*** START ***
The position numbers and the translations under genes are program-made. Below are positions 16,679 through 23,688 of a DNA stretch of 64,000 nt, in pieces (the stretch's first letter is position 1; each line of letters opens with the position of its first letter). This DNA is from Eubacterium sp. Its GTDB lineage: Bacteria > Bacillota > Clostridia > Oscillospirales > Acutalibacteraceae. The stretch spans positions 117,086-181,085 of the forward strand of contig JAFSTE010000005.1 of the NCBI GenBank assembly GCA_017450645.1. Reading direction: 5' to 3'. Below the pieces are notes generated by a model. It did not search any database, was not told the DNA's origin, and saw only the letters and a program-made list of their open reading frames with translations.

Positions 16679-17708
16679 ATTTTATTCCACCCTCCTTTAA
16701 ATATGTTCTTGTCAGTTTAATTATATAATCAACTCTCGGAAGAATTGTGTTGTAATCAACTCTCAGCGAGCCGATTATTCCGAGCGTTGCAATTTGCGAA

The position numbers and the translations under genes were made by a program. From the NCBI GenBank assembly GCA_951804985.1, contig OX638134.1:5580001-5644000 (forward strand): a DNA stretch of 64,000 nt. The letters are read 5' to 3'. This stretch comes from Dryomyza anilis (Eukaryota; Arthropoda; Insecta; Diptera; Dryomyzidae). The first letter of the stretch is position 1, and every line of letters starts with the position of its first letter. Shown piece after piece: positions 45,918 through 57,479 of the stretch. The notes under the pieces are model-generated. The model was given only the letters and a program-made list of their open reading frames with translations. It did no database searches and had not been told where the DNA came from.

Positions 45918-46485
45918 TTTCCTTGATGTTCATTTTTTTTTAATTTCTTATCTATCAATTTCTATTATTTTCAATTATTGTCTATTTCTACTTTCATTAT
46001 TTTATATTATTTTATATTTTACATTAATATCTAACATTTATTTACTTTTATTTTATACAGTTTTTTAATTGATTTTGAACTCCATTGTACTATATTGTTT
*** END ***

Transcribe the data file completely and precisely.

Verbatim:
The position numbers and the translations under genes are program-made. Below are positions 16,679 through 23,688 of a DNA stretch of 64,000 nt, in pieces (the stretch's first letter is position 1; each line of letters opens with the position of its first letter). This DNA is from Eubacterium sp. Its GTDB lineage: Bacteria > Bacillota > Clostridia > Oscillospirales > Acutalibacteraceae. The stretch spans positions 117,086-181,085 of the forward strand of contig JAFSTE010000005.1 of the NCBI GenBank assembly GCA_017450645.1. Reading direction: 5' to 3'. Below the pieces are notes generated by a model. It did not search any database, was not told the DNA's origin, and saw only the letters and a program-made list of their open reading frames with translations.

Positions 16679-17708
16679 ATTTTATTCCACCCTCCTTTAA
16701 ATATGTTCTTGTCAGTTTAATTATATAATCAACTCTCGGAAGAATTGTGTTGTAATCAACTCTCAGCGAGCCGATTATTCCGAGCGTTGCAATTTGCGAA

The position numbers and the translations under genes were made by a program. From the NCBI GenBank assembly GCA_951804985.1, contig OX638134.1:5580001-5644000 (forward strand): a DNA stretch of 64,000 nt. The letters are read 5' to 3'. This stretch comes from Dryomyza anilis (Eukaryota; Arthropoda; Insecta; Diptera; Dryomyzidae). The first letter of the stretch is position 1, and every line of letters starts with the position of its first letter. Shown piece after piece: positions 45,918 through 57,479 of the stretch. The notes under the pieces are model-generated. The model was given only the letters and a program-made list of their open reading frames with translations. It did no database searches and had not been told where the DNA came from.

Positions 45918-46485
45918 TTTCCTTGATGTTCATTTTTTTTTAATTTCTTATCTATCAATTTCTATTATTTTCAATTATTGTCTATTTCTACTTTCATTAT
46001 TTTATATTATTTTATATTTTACATTAATATCTAACATTTATTTACTTTTATTTTATACAGTTTTTTAATTGATTTTGAACTCCATTGTACTATATTGTTT